Does the “creative process” happen easily for you?
Sometimes, not always.


How important do you think craftsmanship is to artistic creation?
It’s not really at all important, but personally I do get a thrill to see something that is well crafted. I didn’t really care especially for painting until I saw a Gerhard Richter retrospective in San Francisco. It was so amazing and reminded me that simple well-executed works can be as powerful and sophisticated as anything. Another example would be seeing a Tim Hawkinson retrospective in Los Angeles – such virtuosic use of materials that add a sense of wonder to the works and concepts.

Working towards an exhibition, is it a daunting task?
I find it easier to work towards an exhibition than just making work for the sake of it. Its exciting planning and mapping out the works and their juxtapositions then seeing it all take shape and change.


Some say the life span of many “artists” post educationally is about five years, any thoughts on that?
It is definitely harder in some ways working outside of an institution. Within an institution you are forced to defend your practice as well as having an immediate network of other artists. I had around 4 years between my bachelors and masters degrees, which was nice. It has been almost 6 years since my masters now and I feel at times a little isolated. I have some desire to be within an institution again.

Tell us about your connection to your subject matter, way of working, concepts etc? I tend to work from personal experience – from things that surround me or that I navigate in ‘the everyday’. I often work from photographs I have taken or from materials I have come across. I like to have a personal connection to the subject or concept.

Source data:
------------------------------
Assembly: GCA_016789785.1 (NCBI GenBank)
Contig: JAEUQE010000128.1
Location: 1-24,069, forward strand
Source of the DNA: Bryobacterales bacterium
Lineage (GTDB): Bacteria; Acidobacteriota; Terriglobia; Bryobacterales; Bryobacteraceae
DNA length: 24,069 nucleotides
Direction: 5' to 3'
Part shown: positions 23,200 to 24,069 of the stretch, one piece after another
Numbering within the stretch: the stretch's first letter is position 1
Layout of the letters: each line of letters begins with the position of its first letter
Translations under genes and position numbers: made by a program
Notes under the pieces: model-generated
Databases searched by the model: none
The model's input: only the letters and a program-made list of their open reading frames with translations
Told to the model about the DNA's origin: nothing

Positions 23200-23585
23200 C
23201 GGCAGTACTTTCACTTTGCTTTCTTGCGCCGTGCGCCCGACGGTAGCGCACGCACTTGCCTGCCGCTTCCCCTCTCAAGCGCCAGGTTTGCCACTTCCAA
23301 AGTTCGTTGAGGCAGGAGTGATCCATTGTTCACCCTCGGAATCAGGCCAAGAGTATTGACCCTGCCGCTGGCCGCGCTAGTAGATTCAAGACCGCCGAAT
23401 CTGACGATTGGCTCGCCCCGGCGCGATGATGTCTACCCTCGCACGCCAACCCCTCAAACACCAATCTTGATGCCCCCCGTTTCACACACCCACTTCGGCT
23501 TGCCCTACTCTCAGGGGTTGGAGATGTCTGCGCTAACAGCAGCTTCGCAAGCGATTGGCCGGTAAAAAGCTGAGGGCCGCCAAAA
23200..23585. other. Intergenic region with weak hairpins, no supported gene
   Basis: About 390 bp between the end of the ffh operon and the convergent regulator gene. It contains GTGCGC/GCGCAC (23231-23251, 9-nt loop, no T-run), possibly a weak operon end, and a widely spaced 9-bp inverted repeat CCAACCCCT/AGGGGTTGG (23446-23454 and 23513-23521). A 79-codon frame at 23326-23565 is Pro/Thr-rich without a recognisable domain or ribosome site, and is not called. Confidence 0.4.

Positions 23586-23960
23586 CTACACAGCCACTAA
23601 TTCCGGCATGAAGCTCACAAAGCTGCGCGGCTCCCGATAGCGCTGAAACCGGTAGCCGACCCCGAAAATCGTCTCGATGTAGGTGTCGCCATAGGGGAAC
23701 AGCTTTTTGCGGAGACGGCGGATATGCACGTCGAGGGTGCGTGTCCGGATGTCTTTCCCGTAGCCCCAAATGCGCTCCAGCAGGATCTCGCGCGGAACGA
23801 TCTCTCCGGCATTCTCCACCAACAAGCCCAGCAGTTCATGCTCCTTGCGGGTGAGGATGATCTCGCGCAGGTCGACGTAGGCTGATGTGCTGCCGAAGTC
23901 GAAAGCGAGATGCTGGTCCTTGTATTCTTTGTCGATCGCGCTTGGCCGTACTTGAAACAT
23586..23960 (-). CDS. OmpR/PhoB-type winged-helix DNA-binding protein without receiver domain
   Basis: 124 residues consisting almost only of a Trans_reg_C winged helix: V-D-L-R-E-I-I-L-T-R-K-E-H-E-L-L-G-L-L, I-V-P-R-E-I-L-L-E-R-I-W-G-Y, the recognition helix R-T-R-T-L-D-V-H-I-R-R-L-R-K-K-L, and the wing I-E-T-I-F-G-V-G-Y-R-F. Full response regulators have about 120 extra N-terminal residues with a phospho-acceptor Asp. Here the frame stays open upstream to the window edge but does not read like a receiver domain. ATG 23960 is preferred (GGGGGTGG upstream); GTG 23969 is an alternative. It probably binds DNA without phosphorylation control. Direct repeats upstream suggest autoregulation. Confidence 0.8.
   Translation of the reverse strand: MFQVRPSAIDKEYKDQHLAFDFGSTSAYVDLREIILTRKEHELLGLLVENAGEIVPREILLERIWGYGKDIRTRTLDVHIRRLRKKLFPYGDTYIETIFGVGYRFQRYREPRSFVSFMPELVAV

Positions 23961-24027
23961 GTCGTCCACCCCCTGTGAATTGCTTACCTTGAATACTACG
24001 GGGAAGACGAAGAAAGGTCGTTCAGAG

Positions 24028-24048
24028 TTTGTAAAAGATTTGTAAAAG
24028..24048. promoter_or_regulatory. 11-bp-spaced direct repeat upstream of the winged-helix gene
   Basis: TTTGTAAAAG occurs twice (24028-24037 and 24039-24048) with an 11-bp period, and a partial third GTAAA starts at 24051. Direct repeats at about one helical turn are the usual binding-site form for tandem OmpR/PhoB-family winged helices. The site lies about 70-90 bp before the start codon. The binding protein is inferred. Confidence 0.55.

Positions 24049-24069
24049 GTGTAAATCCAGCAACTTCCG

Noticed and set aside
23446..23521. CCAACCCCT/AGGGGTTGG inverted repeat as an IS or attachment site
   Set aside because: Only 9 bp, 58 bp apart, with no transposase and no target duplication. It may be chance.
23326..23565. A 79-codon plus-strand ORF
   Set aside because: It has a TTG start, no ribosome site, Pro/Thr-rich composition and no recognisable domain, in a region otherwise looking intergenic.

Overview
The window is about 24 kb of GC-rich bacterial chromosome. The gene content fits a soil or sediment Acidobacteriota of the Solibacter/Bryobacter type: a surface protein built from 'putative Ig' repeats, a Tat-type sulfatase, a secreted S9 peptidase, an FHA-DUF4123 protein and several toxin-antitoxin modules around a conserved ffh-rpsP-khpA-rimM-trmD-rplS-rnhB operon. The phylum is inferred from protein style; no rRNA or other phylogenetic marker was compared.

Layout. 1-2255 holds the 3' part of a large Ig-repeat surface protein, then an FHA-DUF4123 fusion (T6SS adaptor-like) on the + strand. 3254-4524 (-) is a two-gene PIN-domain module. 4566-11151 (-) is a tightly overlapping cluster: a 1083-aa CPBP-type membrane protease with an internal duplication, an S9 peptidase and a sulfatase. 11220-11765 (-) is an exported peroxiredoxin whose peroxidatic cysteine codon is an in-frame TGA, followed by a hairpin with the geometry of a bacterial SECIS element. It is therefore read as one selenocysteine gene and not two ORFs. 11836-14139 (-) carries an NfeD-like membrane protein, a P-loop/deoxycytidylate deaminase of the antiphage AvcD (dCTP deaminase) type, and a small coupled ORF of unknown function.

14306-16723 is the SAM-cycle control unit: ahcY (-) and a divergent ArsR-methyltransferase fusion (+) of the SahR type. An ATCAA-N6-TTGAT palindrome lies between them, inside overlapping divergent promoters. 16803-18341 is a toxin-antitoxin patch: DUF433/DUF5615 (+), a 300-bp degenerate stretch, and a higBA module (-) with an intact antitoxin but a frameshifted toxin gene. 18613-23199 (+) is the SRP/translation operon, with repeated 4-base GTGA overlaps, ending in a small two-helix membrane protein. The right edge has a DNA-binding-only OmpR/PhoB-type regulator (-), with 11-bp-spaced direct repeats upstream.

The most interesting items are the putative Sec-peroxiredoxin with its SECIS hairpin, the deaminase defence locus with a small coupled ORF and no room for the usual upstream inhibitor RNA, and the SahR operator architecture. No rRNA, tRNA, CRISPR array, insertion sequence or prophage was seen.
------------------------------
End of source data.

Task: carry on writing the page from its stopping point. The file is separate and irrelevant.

Do you keep an Art Journal or Visual Diary of some kind?
I keep a rough book of ideas and images. I keep notes of words and images that eventually form into actual works. I also keep images and notes on my laptop. I have a large library of photographs that I have been using as the basis for work for the last few bodies of work. A lot of these photos were taken on trips overseas, especially the United States. Some photos are just taken on an everyday basis on my phone. I also keep ideas or ideas for works stewing in my head. I have a theory that good ideas will remain and develop in my head.

What happens to works that “don’t work out”?
I usually plan out a work fairly thoroughly so works usually go to plan. Sometimes I feel like unsuccessful works were not planned out well enough, and these are usually reused for another work or just tossed out. In the past I would work in a more experimental way, which probably produced more aborted works. I somewhat miss working in this way, I intend to revisit this way of working in the near future.


Musical influences?
Music is very important to me. I usually have something on while I’m working. I like a wide range from jazz to metal to funk to hip hop to avant garde. I often like to work to pretty up-tempo stuff to keep me going.

Do you hope the viewer will “get” what you are trying to communicate or do you feel compelled to spell it out to them?
I don’t like to spell anything out; I seek to create a space that stimulates individual thought. Of course I have concepts in mind when developing and creating the work. However I am not especially concerned whether someone has a particular reading of the work, just that they get something from it.


If you stopped doing art right now would you miss it?
I get anxious if I don’t make something for too long, it’s too much a part of me.

What about the role of titles with your work, some hate them others revel in them, what about you?
I like titles; they can be useful for adding layer to the work, or for giving a hint or even for creating a bluff.